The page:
There are a few different ways to access equity in a rental property, each with its own unique pros and cons. Before determining a path, make sure you understand your options and how each may benefit your financial situation.
As the name implies, a cash-out refinance is a way to extract cash from an investment property loan by refinancing for a higher amount. The difference between the first and second loans will be available in cash for investors to do with what they'd like. This can be the hardest option to execute, as financing an investment property differs from a primary home but offers investors the most flexibility. In addition, there are no tax consequences on the cash obtained, making this outcome highly beneficial.
Home Equity Line of Credit (HELOC)
A HELOC is a way to use the equity in your property as a line of credit, similar to a credit card. HELOCs can be used to make property improvements invest in new properties or any other applicable investing activity. HELOCs, rather than operating solely on the equity in a home, have a maximum draw amount, as well as a time period to draw credit and a time period to repay.
A HELOC's revolving line of credit functionality is especially appealing to many investors. There is no fixed loan amount, as is commonly the case when borrowing against equity outright. Credit can be used as needed for many investment-related expenses.
Home Equity Loan
A home equity loan is similar to a HELOC, but instead of a line of credit, equity is borrowed in the form of a basic loan. This loan can be equal to the amount of equity built up in a property and then must be repaid on a monthly basis, similar to any other home loan. This method is simple and straightforward, with the initial lump sum amount accessible for a down payment on a new property.
The benefits of accessing equity
If you're considering leveraging equity in your investment properties, there are numerous benefits to be had.
Too many loans in too many places isn't always a good thing, especially when you have additional borrowing aspirations in the future. Using the equity in a property to pay down other debt sources keeps your debt in one place, making it easier to manage what you owe and to whom. This can also make it easier to obtain additional loans in the future.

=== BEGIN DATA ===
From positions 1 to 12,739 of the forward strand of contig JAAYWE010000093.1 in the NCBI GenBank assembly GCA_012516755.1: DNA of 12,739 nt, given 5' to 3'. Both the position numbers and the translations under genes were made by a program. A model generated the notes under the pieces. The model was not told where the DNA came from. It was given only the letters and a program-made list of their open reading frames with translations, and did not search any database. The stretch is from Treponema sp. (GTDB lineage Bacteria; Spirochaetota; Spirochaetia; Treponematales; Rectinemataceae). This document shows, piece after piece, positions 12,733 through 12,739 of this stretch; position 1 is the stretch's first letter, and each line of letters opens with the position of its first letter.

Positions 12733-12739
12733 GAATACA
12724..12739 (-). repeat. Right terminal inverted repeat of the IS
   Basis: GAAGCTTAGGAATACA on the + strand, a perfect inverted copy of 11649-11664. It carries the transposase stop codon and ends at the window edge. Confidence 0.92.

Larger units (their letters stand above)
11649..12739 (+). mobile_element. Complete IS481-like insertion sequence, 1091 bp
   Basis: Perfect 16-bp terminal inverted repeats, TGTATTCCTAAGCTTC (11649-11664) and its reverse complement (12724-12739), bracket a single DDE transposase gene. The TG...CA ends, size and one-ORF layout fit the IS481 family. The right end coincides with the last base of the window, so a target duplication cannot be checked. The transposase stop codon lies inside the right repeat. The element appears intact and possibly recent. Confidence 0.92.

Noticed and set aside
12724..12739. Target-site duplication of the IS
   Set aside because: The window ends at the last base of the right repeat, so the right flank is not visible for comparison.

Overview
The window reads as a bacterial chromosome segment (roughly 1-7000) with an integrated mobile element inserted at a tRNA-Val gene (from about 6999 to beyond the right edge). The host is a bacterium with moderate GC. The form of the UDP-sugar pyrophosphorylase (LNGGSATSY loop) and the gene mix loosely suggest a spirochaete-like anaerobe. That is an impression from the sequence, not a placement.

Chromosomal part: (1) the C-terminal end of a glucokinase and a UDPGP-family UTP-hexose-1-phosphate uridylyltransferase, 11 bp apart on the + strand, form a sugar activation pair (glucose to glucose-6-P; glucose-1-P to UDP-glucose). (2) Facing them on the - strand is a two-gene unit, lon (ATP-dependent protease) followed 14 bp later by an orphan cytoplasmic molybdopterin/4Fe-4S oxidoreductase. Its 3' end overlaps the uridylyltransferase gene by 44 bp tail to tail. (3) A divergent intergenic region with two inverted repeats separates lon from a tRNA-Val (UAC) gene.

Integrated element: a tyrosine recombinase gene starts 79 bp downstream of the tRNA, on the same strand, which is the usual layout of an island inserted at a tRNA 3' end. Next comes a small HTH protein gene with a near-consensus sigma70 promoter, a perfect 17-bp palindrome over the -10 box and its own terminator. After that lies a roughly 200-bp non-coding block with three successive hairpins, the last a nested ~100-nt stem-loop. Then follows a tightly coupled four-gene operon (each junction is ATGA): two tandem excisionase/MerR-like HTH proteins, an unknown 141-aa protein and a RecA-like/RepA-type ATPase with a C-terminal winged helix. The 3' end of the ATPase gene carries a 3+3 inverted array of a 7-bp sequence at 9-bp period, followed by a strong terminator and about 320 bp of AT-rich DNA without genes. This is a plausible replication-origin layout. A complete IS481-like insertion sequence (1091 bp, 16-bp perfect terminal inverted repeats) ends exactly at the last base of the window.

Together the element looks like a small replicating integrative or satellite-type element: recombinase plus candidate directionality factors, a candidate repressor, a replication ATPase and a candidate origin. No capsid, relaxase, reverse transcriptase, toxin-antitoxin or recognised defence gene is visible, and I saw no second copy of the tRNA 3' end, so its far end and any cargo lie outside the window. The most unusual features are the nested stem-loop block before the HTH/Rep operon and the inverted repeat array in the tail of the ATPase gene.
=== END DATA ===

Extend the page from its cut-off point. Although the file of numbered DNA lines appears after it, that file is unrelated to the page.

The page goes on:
Capitalize on market conditions
When the market is hot, or you see a perfect property, being able to buy without delay is a big deal. When there's no cash left to pay for a new investment, using home equity can ensure you don't miss out on a premium property due to a lack of liquidity.
Easier borrowing conditions
In general, getting approved for a loan on an existing property, like a home equity loan or a refinance loan, is easier than getting a new loan, especially as an investor. If you need a loan quickly to make a purchase, leveraging equity can often yield faster results than putting in an offer and applying for an investment property loan after the fact.
More buying power
When you take out a loan against your home equity or refinance to cash out, the result is cash in your pocket to put down on a new property. If the cash you have on hand is significant, this can be a big benefit because, as far as a seller is concerned, you can purchase in cash, not jump through the hoops that getting approved for a loan can take, especially traditional home loans. This makes you a better candidate off the bat, making it easier to be the winning bid on a property.